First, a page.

City, fire district

Two propositions for expansion of the Sequim Library at 630 N. Sequim Ave., have a majority of tallies after the initial count on Nov. 6 and a second count on Nov. 9, but Proposition 2 — the measure that would fund the expansion — is short of the 60 percent supermajority requirement with 58.5 percent.

Proposition 1, which requires only a simple majority for passage and would create the Sequim Library Capital Facilities Area tax district with about the same boundaries as the Sequim School District, is receiving a little more than 65 percent of ballots cast. Proposition 2 would have financed expansion by allowing issuance of up to $12.4 million in general obligation bonds.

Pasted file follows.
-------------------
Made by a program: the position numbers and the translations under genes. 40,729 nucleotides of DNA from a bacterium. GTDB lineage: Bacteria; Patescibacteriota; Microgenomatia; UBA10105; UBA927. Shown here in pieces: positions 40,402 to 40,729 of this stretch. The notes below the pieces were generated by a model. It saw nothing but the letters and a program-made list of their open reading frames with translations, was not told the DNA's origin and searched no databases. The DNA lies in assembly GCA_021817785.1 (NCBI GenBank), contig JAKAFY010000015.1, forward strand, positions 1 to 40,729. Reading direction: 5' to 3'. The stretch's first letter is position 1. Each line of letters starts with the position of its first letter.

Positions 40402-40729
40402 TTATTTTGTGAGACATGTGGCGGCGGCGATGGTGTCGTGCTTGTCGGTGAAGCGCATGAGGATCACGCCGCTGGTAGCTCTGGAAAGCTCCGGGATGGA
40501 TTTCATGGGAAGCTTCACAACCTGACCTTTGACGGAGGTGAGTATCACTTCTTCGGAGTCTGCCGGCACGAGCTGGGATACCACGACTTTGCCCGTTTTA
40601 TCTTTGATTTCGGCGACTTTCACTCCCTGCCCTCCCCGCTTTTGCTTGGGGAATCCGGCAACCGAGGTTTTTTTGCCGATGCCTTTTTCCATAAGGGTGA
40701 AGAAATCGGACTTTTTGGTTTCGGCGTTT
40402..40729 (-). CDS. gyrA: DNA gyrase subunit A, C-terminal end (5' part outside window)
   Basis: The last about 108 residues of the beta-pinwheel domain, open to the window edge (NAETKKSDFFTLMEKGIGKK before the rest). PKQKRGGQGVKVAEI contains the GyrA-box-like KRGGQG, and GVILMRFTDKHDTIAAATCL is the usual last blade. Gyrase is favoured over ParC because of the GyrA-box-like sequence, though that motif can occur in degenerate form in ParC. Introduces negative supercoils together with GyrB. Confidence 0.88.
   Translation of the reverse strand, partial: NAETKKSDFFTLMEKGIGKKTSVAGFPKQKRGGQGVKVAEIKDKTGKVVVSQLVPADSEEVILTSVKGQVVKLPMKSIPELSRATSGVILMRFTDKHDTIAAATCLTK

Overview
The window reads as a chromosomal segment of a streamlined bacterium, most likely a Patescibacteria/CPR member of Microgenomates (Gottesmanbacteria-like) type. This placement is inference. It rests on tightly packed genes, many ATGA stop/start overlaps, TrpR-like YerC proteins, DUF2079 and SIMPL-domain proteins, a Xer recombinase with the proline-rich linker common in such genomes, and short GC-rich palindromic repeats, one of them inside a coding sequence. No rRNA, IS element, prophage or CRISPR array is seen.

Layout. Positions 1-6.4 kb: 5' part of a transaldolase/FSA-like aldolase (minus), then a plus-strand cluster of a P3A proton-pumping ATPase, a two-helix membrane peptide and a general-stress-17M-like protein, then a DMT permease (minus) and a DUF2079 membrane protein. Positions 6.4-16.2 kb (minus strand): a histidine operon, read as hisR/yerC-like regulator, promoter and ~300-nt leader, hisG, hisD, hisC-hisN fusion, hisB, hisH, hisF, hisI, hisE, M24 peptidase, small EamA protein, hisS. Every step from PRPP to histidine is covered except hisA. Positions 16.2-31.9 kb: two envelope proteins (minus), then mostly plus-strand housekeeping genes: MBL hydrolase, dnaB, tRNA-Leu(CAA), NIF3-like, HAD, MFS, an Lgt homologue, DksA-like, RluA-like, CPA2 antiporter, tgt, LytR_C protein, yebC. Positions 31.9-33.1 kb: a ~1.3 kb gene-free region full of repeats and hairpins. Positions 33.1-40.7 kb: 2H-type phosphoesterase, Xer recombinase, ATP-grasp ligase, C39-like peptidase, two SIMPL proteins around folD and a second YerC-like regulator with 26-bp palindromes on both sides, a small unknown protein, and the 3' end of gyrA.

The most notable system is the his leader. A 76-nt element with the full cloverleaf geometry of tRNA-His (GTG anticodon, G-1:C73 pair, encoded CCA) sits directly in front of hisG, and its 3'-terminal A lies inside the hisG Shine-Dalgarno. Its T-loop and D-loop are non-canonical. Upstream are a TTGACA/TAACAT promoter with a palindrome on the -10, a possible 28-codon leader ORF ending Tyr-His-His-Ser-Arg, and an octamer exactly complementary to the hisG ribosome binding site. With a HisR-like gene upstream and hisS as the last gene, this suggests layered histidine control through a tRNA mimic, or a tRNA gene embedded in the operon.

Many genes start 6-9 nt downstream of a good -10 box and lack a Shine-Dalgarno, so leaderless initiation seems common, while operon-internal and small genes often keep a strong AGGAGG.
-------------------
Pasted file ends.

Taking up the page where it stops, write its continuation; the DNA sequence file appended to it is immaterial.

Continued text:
Clallam County Fire District 3’s levy lid lift proposal gained voters’ approval with 60.4 percent yes votes after a Nov. 9 ballot count. Approval only requires a majority vote of 50 percent plus one.

A proposal to renew sales and use tax levy for the Sequim Transportation Benefit District earned approval from city residents with 77.9 percent of the ballots cast; the measure requires a simple majority of 50 percent plus one vote to pass.

Legislative races, initiatives

In the Legislative District 24 Position 1 race, Mike Chapman, 55, a Port Angeles Democrat, emerged victorious in his bid for a second term against challenger Jodi Wilke, 59, a Port Townsend Republican, with about 58 percent of the vote. He was winning in Clallam (55.1 percent) and Jefferson (69.6 percent) counties and trailing by about a half-percent in Grays Harbor County.